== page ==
Hoover's Response To The New Deal

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Britain had been less dreadfully affected by the Great Depression but Britain 's industrial and export sectors continued to be seriously depressed until World War II. By 1931 many other countries had already been affected by the Depression. Almost all of the nation 's looked to protect their domestic production by imposing tariffs, increasing current tariffs, and placing quotas on foreign imports. The outcome of the restrictive measures put into place were to tremendously decrease the volume of international trade. The nation 's economic health slowly worsened as the president and business leaders attempted to convince the citizenry that rehabilitation from the Great Depression was imminent. Herbert Hoover perpetuated that federal…show more content…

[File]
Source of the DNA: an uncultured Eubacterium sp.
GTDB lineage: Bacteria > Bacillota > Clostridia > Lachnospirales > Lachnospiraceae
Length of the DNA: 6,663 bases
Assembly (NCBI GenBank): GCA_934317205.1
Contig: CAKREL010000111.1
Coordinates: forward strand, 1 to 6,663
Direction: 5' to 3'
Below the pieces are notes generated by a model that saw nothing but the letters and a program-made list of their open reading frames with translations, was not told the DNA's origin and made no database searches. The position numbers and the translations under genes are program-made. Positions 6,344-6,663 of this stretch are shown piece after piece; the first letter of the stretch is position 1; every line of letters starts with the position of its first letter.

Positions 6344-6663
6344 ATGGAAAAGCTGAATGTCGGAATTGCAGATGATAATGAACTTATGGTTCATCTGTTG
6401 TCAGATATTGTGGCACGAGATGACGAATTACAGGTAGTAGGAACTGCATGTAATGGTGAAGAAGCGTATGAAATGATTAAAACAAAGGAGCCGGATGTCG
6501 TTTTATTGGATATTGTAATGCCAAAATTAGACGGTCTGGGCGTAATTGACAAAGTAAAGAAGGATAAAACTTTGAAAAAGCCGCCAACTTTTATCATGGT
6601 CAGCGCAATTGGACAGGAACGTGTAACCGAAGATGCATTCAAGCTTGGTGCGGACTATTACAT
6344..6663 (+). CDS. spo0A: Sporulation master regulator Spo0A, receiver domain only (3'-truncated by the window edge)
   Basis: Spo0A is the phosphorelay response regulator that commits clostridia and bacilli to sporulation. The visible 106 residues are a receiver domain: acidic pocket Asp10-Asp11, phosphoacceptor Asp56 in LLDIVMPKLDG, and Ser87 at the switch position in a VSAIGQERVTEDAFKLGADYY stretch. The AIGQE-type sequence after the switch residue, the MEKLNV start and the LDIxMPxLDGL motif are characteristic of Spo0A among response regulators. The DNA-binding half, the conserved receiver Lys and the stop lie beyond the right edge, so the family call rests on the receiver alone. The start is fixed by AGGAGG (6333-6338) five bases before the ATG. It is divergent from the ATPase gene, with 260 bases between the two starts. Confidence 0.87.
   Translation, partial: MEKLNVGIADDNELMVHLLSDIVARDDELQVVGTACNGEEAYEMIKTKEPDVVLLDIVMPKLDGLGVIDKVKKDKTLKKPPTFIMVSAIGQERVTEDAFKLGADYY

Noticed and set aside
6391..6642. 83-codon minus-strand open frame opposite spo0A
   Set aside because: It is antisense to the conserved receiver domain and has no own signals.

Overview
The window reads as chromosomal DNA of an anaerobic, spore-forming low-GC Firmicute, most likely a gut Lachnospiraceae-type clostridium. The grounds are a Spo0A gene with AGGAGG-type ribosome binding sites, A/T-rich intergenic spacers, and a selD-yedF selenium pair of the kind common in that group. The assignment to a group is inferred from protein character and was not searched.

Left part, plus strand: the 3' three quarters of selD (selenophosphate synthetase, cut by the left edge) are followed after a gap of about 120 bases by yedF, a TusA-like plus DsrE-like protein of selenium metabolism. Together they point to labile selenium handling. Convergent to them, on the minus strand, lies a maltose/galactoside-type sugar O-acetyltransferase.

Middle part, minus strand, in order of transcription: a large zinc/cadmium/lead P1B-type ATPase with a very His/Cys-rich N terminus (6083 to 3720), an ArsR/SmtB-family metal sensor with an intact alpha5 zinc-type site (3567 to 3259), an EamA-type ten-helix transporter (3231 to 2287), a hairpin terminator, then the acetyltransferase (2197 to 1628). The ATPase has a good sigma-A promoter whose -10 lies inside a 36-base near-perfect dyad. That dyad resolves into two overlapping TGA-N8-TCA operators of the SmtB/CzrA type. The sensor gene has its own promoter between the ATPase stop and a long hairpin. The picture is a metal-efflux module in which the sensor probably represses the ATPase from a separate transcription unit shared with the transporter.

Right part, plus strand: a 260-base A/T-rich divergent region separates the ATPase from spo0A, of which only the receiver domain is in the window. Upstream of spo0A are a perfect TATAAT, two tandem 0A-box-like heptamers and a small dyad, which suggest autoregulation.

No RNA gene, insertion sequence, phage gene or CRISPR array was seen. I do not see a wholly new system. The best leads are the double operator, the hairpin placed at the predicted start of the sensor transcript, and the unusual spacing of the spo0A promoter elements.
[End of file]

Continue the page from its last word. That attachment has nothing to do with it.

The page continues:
The longest and most dreadful downturn in economic history tossed millions of the hardworking people of America into poverty, for more than a decade neither the federal government or the free market were able to restore themselves from prosperity. Due to the Great Depression, an impetus was provided for President Franklin D. Roosevelt’s New Deal, this deal would forever change the relationship between the government and the American people. The New Deal was considered to be one of the most remarkable times of political reform in American history. In hindsight, it began to become easier to view the New Deal as the essential response to the Depression. However, the New Deal at the time was only one of the countless possible responses to an American capitalist system that had professedly lost its way. By the middle of the 1930s, as the American people encountered half a decade of hardship with no end in sight, some Americans began to flirt with much further radical differences to the liberal reformist of the New Deal. Communists excited for revolution, while Share Our Wealth enthusiasts expected class-based wealth redistribution without favoring the Communists’ ideological precepts. In California, a massive minority voted in the favor of the author Upton Sinclair’s utopian plan to “End Poverty In California” through the state-organized cooperation manufacture by the
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